Social media is an awesome tool that can be used to maintain a positive presence online. We believe that kids should be using social media to build a portfolio and share positive messages with their friends, potential college recruiters, and job interviewers. We all know that there are predators out there. It’s dangerous to put personal information and locations out there for anyone to see. That’s why social media safety is important.
Parents have a right to be concerned about what their child is doing and really should be monitoring the sites their child is using and the new apps they are downloading. Josh spoke with Fox 8 Cleveland about social media safety and gave five tips that can help you have productive and meaningful conversations with your children.
Talk With Your Kids About Social Media Safety
It’s important to give your kids a “why” when you tell them they can’t have a phone until they’re 13, or that they can’t have Instagram and Snapchat until they are even older than that. Each parent has a right to decide when and how much their kids can use their phone, but kids will respond better if they have a reason that isn’t “because I said so.” Help your kids understand that their safety is very important to you. There are people online who aren’t going to love your kids like you love them, so you have to be the first defense against predators, online bullying, and addiction. Being honest with your kids about your concerns will help them to actually think about their own safety, and apply your rules in a thoughtful way.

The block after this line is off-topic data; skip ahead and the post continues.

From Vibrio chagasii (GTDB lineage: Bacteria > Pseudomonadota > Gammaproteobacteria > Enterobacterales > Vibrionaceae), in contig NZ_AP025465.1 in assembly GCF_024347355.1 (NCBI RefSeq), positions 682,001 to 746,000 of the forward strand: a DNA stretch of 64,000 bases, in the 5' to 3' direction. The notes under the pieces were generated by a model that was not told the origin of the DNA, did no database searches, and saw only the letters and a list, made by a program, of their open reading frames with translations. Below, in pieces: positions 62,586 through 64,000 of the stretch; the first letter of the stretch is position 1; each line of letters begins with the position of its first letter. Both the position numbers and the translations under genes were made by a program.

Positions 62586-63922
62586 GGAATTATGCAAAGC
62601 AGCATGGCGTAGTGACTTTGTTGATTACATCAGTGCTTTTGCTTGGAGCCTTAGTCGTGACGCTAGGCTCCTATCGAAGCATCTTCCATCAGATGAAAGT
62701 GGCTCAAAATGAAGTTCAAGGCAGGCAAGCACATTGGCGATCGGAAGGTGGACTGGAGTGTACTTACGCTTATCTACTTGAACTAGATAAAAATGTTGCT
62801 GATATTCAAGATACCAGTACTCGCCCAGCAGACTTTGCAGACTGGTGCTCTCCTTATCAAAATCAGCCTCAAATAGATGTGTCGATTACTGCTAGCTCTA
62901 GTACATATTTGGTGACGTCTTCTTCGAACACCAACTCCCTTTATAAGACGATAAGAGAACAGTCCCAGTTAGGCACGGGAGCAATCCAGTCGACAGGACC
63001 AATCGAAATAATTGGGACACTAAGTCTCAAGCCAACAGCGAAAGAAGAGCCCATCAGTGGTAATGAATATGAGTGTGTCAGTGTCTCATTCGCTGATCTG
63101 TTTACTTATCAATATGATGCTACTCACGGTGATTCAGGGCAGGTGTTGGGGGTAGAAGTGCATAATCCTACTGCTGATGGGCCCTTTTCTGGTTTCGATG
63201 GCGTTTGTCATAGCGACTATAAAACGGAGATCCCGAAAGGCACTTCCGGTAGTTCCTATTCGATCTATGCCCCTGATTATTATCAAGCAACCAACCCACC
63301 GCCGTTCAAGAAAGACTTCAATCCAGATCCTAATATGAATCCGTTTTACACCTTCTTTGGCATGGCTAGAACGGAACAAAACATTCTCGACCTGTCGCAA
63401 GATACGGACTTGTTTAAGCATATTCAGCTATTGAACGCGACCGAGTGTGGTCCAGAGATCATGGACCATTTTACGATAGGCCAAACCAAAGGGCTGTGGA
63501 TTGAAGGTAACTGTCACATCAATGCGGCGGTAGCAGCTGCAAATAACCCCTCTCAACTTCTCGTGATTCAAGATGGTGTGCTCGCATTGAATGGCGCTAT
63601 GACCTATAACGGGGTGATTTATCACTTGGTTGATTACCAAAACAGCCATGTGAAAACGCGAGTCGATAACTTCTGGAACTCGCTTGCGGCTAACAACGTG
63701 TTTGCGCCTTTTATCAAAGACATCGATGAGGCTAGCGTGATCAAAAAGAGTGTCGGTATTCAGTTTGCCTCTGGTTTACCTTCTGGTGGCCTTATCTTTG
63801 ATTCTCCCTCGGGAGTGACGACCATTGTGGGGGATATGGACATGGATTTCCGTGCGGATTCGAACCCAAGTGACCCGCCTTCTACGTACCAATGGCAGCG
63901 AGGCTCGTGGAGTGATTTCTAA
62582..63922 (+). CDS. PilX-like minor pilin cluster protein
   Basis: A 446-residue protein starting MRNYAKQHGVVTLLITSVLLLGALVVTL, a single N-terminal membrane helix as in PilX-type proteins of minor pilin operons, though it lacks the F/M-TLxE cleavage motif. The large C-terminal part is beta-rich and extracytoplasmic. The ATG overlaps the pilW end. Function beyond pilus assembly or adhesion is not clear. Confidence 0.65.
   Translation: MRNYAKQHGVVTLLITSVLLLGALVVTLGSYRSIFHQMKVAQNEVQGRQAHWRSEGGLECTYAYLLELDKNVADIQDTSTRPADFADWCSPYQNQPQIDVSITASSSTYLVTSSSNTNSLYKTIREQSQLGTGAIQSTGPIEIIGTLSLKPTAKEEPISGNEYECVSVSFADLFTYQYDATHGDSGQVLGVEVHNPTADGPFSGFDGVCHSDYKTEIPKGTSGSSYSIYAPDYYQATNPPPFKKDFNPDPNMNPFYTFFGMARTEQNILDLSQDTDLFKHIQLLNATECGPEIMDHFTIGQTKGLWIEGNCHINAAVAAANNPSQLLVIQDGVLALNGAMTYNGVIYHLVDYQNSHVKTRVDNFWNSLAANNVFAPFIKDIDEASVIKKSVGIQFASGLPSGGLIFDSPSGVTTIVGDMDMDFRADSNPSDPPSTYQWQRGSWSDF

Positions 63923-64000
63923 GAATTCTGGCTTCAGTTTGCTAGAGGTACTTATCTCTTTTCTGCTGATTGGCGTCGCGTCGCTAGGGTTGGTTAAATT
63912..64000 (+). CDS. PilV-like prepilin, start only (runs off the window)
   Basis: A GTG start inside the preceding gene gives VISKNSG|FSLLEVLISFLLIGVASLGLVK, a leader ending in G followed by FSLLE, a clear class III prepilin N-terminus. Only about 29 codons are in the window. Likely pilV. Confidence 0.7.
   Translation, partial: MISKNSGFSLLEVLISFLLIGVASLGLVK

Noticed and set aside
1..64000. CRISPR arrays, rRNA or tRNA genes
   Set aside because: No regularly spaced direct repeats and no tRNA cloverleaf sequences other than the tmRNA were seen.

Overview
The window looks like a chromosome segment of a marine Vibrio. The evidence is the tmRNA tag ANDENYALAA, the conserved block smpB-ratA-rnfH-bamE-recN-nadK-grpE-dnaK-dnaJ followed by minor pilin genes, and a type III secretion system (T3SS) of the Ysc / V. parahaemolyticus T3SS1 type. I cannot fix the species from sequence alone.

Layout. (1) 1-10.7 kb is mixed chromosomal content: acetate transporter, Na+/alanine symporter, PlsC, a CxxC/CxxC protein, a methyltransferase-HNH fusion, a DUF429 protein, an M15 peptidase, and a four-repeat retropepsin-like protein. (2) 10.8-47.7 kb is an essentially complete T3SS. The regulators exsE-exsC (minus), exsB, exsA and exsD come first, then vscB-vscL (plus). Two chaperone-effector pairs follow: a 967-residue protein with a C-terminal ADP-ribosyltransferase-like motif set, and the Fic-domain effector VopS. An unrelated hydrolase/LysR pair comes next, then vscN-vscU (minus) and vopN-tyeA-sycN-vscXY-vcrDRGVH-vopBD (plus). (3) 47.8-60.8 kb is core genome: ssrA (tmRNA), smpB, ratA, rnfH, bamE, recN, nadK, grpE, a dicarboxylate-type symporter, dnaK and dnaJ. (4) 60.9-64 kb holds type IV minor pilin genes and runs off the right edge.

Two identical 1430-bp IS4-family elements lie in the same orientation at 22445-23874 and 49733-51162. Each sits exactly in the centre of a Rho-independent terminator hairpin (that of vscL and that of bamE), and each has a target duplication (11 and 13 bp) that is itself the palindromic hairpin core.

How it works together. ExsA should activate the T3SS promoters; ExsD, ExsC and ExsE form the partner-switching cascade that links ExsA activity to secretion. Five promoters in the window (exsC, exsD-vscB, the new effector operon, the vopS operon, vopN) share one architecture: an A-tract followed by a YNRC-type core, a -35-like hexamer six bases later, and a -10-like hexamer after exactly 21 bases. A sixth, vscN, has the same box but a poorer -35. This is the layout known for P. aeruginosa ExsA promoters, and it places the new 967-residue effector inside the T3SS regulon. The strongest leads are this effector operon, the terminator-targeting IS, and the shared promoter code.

Think of your kid’s phone like a car. You wouldn’t want to hand your child the keys to a car on their 16th birthday if they haven’t practiced driving or learned all the safety rules. The same goes for their phone. Kids need to know safe practices and understand the rules that they have to follow. That way they know that if they break a rule, their phone will get taken away.
Google Search Your Kid’s Name With Them
Young kids often don’t understand that what goes on the internet stays there. One Google search with your kid’s first and last name will show them what anyone can see if they search for them. They might find things they don’t like or things that aren’t related to them but to other people with their same name. This is a chance to ask your child what they want people to see when they search for them.
We recommend that children around 8 years old start thinking about their dreams. What do they want to be when they grow up? What college do they want to go to? Obviously, at 8 there shouldn’t be a lot of pressure about one job or one college, but just getting them to think for themselves about their future will help to reinforce the point. What do they want their dream college to see if they do a Google search in ten years? What kinds of things are your kids posting online that they might not want professionals to see? Seeing firsthand what can show up through a Google search might make your kids think twice before posting something that might not be appropriate.
Be On Your Kid’s Social Media Apps